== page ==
A Candle in the Wind- I

Amidst spells of sunshine, one does not anticipate rain. On a sunny day towards the fag end of May, when temperatures are boiling, it is unthinkable to wake up the next morning to an overcast sky and the pitter-patter of the rain, with not a trace of the sun that had dominated the skies until that point in time.
For her sunny spirit, sorrow seemed alien. But she proved that she could go as low as she could go high. And so, her sorrow knew no bounds; it easily slipped into depression. Depression was a sea; there was no end to it.
She had seen the clouds approaching, but she hadn’t taken notice. Abhinav had been uncertain all along, but his continued presence in her life made her optimistic. She nurtured the hope that his confusion would clear…that he would open his eyes to her love…that they would be married some day. But he had never really committed. Verbally, he had always expressed his doubts on their compatibility. But in gestures, he had always sprinkled his affection. And her mind had always banked on non-verbal language; she had always found more truth in that.
But last evening, he had called it off. ‘I am going back to Delhi. I am meeting Neha. I don’t know my exact feelings for her, but I want to explore that relationship. We are not good for each other, Diya!’. The words still echoed in her mind. Somehow, the mention of a potential relationship had finally forced her to focus on what he had been saying all along- ‘We are not compatible’. When he had said those words yesterday, her mind had gone blank for a second. And then, the hammering started. She felt that a thousand people were hammering in her head and screaming at her- ‘You are not good enough!’. She wanted the screaming to stop. But it didn’t. It irritated her. She drove like crazy while he sat next to her, watching her reaction. ‘Stop the car’, he said. She didn’t. ‘Stop the car!’, he screamed. She stopped. They sat for five minutes in silence. ‘Are you okay?’, he asked. She nodded in silence. She started the car, drove slowly, and dropped him at his office. As he got off, she never once looked at him; she just stared straight ahead. ‘Take care of yourself’, he said. She wanted to laugh. She couldn’t believe it. They took your heart, damaged it, and then returned it to you, asking you to mend it yourself. She started the car and drove off, never once looking at him.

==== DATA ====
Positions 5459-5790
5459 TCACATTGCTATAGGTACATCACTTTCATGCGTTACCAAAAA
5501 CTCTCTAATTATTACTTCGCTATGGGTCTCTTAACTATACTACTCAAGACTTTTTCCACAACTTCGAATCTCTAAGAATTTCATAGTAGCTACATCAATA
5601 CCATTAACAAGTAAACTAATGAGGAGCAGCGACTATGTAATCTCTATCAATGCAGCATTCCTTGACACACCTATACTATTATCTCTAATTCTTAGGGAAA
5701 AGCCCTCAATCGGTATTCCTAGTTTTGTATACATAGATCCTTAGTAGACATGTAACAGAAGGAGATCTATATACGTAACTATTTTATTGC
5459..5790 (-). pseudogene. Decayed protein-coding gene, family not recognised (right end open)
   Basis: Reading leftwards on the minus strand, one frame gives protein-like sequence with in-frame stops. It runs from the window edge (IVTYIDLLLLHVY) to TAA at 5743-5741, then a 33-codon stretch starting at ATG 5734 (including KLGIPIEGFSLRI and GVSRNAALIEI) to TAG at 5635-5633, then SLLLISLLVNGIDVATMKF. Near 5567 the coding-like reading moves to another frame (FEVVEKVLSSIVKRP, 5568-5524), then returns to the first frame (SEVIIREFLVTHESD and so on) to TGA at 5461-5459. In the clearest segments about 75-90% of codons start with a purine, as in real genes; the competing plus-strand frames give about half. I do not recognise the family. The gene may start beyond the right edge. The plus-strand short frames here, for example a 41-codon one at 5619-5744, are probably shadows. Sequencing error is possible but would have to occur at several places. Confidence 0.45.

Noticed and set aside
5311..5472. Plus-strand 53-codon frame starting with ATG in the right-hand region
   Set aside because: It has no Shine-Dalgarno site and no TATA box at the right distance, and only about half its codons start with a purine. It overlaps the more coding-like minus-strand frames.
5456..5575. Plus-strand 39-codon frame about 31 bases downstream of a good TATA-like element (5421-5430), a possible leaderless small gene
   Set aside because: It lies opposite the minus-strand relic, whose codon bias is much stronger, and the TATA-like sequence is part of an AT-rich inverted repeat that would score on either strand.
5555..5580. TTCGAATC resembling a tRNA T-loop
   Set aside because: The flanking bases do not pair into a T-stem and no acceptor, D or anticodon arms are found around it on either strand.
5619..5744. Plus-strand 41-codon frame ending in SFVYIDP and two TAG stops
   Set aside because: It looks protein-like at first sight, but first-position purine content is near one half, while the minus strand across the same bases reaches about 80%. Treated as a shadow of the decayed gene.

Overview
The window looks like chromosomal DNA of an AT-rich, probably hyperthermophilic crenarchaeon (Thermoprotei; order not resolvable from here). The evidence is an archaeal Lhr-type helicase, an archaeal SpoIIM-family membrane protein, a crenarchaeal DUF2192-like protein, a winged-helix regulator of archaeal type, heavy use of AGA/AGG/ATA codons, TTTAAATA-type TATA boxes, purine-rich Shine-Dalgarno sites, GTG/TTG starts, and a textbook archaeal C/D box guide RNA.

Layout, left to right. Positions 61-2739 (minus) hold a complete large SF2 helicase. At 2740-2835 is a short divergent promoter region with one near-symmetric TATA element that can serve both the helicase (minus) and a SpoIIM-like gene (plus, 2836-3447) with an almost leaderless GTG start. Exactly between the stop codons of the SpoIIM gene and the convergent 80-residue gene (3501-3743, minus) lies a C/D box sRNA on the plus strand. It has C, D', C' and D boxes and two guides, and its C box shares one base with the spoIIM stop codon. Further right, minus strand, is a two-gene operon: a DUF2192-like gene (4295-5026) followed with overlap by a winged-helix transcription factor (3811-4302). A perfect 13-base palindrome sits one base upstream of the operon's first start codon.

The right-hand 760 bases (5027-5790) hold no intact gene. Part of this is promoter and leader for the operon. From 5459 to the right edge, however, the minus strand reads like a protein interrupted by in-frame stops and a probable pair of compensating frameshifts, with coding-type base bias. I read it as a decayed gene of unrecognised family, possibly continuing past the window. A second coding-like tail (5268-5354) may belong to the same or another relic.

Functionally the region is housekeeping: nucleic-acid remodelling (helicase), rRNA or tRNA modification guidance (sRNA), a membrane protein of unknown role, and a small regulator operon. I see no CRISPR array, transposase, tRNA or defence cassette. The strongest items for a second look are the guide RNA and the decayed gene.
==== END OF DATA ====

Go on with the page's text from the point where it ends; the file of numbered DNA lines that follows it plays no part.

The hardest part had been to face her parents. They had no clue of what was happening in her life; their only concern was that she had been coming home late these days. What would the neighbours think? While such trivial thoughts bothered them, she wondered how she would conceal the bleeding wounds of her soul today. One look at her face, and anyone could tell she was a wreck. Well, there was no escape from it. She rang the bell and her mother opened the door. ‘Where have you been after college? Do you know what time it is? Is this the time to come home? Is there any girl in the neighbourhood who comes home at this time?’ The words were a blur, but for once, she was thankful for the screaming. It had masked her actual state of mind. ‘I am going to my room. I don’t want dinner…I ate out’, she said. This was greeted by more temper, but it gave her the excuse to run to her room without revealing the internal chaos within her mind.
In the solitude of her room, she felt a little better. Better than she had felt that evening. She showered and took to bed. In the darkness, she suddenly felt scared. A strange feeling of sheer loneliness took over, and made her panic. No tears would come; all she felt was a rising panic. Her mind was a turbulent sea. It was as if someone had cut off all her anchors and left her to herself in deep waters.


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